The Gates Foundation Is Filling Its Coffers With Profits From Private Prisons

Illustration for article titled The Gates Foundation Is Filling Its Coffers With Profits From Private Prisons
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For soulless ghouls who view the bottom line as superior to basic human rights, for-profit prisons are an apt investment, one that the investment arm of the Bill and Melinda Gates Foundation just increased its stake in.

As first reported by Bloomberg, the Bill and Melinda Gates Foundation Trust—a separate organization from the Bill and Melinda Gates Foundation that manages the charity’s endowment assets— just added about 200,000 shares to Serco Group Plc, which operates private prisons and detention centers across the UK, Australia, and New Zealand. This reportedly brought the shares to 3.74 million, which amounts to about $6.6 million.

In a statement emailed to Gizmodo, a spokesperson for the Bill and Melinda Gates Foundation emphasized that the trust operates independently from the foundation itself and that the foundation had no role in the Serco investment.


“The endowment that funds the Bill & Melinda Gates Foundation is independently managed by a separate entity, the Bill & Melinda Gates Foundation Trust,” the spokesperson said.Foundation staff have no influence on Trust investment decisions, and no visibility into the trust’s investment strategies or holdings, other than what is publicly available via required public disclosures, such as the annual tax return (Form 990).”

A spokesperson for the Bill & Melinda Gates Foundation Trust confirmed the Serco investment to Gizmodo and further clarified that “a review showed the Serco shares were added to the fund’s portfolio without prior approval by an outside asset manager, who was given discretion over individual investments.” The spokesperson added that “the Trust evaluates its holdings regularly, both for performance and fit.”

This isn’t the first time the foundation’s trust has profited from private prisons: a Mother Jones report detailing the charity’s 2012 tax returns found that the charity’s investment arm invested $2.2 million in private prison company The GEO Group, Inc., $2.4 million in a UK-based private security company that operates juvenile detention centers in the US, and $2.5 million in a military contractor.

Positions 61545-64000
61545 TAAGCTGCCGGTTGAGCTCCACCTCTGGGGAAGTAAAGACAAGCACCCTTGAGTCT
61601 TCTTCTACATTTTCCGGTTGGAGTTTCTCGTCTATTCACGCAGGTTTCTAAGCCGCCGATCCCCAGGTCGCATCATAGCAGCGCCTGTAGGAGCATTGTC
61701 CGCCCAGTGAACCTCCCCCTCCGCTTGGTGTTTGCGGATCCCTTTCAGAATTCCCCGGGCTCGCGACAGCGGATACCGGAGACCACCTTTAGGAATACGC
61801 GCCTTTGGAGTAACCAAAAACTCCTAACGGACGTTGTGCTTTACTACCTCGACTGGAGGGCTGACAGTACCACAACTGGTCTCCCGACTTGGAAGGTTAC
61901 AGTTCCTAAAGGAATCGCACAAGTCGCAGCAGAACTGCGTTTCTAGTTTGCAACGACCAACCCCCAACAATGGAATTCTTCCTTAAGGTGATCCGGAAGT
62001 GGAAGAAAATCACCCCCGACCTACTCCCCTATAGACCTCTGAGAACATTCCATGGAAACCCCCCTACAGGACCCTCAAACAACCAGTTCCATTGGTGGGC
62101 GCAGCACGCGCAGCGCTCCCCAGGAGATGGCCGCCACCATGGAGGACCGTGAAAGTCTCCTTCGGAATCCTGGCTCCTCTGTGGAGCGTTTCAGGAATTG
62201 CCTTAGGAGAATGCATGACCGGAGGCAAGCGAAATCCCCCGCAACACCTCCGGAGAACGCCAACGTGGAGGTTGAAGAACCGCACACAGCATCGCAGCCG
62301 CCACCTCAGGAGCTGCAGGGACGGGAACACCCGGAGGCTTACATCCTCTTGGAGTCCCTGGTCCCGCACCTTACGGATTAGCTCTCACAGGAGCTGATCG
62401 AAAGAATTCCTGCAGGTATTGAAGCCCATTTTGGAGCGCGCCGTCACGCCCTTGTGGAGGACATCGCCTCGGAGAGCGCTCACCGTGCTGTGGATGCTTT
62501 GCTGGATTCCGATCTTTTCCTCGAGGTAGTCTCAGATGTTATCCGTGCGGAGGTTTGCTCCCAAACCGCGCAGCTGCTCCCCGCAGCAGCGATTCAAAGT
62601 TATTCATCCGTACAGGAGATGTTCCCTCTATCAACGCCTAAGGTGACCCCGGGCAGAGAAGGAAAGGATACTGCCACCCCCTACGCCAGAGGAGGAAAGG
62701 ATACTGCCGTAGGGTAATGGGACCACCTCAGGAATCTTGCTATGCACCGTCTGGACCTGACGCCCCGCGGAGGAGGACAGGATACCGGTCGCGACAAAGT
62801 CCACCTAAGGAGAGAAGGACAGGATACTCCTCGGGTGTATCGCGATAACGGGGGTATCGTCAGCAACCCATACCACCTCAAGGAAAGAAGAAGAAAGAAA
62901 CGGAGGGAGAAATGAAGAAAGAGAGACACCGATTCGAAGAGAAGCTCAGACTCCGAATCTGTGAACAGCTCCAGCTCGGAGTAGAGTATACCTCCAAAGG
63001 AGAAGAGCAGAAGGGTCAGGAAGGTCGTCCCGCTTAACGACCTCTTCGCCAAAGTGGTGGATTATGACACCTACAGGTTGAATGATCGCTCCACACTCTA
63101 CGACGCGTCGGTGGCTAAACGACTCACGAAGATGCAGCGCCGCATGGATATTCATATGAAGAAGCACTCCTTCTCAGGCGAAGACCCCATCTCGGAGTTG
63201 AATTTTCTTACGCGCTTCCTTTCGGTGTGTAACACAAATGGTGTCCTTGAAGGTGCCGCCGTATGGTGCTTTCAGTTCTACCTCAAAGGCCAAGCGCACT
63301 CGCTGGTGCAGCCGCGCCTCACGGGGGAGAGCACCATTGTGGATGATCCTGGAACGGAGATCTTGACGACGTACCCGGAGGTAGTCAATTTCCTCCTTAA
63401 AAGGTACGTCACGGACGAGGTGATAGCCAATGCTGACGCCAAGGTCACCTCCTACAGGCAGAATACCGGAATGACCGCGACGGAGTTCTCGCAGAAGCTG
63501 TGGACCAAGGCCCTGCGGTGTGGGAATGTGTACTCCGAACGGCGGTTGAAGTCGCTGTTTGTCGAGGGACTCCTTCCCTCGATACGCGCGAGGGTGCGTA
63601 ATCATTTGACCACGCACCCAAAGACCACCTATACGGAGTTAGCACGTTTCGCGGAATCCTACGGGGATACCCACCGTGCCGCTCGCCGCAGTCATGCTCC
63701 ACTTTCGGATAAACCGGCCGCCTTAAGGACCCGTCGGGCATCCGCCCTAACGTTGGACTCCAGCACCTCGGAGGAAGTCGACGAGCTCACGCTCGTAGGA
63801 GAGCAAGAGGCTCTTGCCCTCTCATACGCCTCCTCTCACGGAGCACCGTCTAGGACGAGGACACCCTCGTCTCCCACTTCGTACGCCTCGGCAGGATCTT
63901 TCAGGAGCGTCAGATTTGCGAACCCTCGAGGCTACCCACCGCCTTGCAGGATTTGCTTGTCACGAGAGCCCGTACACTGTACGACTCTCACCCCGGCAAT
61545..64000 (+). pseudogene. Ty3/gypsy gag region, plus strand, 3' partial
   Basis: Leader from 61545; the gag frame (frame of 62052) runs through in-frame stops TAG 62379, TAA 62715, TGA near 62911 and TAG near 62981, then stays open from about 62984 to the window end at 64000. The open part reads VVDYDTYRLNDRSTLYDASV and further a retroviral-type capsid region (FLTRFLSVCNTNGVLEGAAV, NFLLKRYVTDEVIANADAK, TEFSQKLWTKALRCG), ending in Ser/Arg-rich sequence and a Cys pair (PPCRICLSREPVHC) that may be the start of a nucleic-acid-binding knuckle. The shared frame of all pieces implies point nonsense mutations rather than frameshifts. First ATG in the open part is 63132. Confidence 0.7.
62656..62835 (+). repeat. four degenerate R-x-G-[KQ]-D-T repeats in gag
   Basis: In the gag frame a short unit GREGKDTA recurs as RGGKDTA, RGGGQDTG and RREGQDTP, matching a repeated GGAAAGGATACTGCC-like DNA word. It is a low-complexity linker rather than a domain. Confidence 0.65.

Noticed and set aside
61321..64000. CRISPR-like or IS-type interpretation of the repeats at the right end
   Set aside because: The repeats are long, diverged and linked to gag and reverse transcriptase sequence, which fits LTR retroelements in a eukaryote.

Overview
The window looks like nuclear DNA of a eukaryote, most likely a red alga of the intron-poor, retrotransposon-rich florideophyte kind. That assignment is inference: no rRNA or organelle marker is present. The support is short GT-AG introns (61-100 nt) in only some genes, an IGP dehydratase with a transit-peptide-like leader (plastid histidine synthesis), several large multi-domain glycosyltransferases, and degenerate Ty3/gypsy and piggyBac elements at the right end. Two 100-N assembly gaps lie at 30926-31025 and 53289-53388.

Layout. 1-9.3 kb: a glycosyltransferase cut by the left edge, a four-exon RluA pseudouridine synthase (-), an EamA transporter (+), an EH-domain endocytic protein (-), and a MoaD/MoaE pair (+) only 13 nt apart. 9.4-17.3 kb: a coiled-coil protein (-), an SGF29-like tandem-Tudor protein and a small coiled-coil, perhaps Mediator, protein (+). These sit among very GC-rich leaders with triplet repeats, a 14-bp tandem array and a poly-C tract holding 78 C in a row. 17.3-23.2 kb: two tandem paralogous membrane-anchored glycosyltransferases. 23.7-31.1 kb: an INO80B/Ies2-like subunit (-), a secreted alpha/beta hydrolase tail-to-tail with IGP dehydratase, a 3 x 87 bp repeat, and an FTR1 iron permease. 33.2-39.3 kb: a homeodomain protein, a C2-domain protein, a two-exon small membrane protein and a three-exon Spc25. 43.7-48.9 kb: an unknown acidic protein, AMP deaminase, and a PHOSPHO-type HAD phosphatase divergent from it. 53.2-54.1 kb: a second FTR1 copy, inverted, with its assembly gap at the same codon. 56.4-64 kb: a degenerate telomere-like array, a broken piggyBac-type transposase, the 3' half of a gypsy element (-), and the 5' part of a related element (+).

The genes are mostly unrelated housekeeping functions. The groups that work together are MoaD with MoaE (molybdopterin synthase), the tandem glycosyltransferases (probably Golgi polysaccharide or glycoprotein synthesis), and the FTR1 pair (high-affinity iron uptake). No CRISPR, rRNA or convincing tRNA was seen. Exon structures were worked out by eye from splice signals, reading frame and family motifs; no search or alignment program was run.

At the time, a spokesperson for the foundation told the Seattle Globalist the $2.2 million private prison investment was a drop in the bucket compared to the $25 billion the charity had spent helping others in its last 15 years. “We understand the passion of people standing up for injustice,” the spokesperson reportedly said in response to calls for the foundation to pull its investment from the GEO Group. “That is what motivates us all at the foundation every day.”


“We recognize the good that you do in the world, just as we recognize that earning a return on your investment is essential to your theory of change,” more than two dozen human rights groups wrote in a letter to Bill Gates after the news broke in 2014 that his foundation was funding the GEO Group. “But none of your good deeds makes financially enabling the promotion of policies that terrorize children and separate families any less harmful to America’s immigrant communities.”

Serco was fined £19.2m this year for fraud and false accounting attributed to its electronic tagging system for criminals. There have also reportedly been at least 34 reports of sexual assault at Serco immigration detention facilities from 2009 through 2013. And in 2015, documents obtained by the Guardian indicated that the company was lobbying US lawmakers and officials to establish contracts to detain migrant families in the US.


While the Gates Foundation’s assertion that several million is a blip compared to all of the money the charity has funneled into less morally bankrupt causes is factually correct, it’s an egregiously weak argument for having any stake in an institution most credible for locking people up and abusing them.

Update 2:20pm ET, July 24: Added statements from both the Bill and Melinda Gates Foundation and the Bill and Melinda Gates Foundation Trust, both of which clarified the operation separation between the two organizations.


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The argument that the Gates Foundation (or anybody else) is somehow supporting private prisons by buying shares in them is quite flawed. Stock investments, in general, are highly amoral-neither good nor bad. If these human rights groups want to make actual good use of their time, they ought to be actively lobbying the governments that patronize their services. Those are  where the real moral choices are being made.